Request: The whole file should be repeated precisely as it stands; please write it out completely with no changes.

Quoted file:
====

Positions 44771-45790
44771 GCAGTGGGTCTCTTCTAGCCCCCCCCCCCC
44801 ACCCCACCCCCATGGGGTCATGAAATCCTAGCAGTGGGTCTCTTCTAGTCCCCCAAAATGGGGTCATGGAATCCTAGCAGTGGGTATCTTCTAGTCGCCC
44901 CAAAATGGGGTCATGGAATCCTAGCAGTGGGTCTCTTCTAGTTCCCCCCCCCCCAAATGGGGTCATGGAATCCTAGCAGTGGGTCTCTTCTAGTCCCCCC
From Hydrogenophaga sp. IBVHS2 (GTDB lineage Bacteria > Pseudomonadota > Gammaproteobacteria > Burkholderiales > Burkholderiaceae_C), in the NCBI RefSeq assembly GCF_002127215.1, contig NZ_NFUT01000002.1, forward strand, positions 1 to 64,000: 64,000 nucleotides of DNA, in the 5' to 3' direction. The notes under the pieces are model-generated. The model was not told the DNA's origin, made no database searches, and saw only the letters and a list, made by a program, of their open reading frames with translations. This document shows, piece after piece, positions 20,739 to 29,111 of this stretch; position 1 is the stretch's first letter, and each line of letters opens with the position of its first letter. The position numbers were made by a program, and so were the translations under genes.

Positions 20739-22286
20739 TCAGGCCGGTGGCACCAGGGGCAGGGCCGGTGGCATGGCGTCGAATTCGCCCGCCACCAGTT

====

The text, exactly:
Positions 44771-45790
44771 GCAGTGGGTCTCTTCTAGCCCCCCCCCCCC
44801 ACCCCACCCCCATGGGGTCATGAAATCCTAGCAGTGGGTCTCTTCTAGTCCCCCAAAATGGGGTCATGGAATCCTAGCAGTGGGTATCTTCTAGTCGCCC
44901 CAAAATGGGGTCATGGAATCCTAGCAGTGGGTCTCTTCTAGTTCCCCCCCCCCCAAATGGGGTCATGGAATCCTAGCAGTGGGTCTCTTCTAGTCCCCCC
From Hydrogenophaga sp. IBVHS2 (GTDB lineage Bacteria > Pseudomonadota > Gammaproteobacteria > Burkholderiales > Burkholderiaceae_C), in the NCBI RefSeq assembly GCF_002127215.1, contig NZ_NFUT01000002.1, forward strand, positions 1 to 64,000: 64,000 nucleotides of DNA, in the 5' to 3' direction. The notes under the pieces are model-generated. The model was not told the DNA's origin, made no database searches, and saw only the letters and a list, made by a program, of their open reading frames with translations. This document shows, piece after piece, positions 20,739 to 29,111 of this stretch; position 1 is the stretch's first letter, and each line of letters opens with the position of its first letter. The position numbers were made by a program, and so were the translations under genes.

Positions 20739-22286
20739 TCAGGCCGGTGGCACCAGGGGCAGGGCCGGTGGCATGGCGTCGAATTCGCCCGCCACCAGTT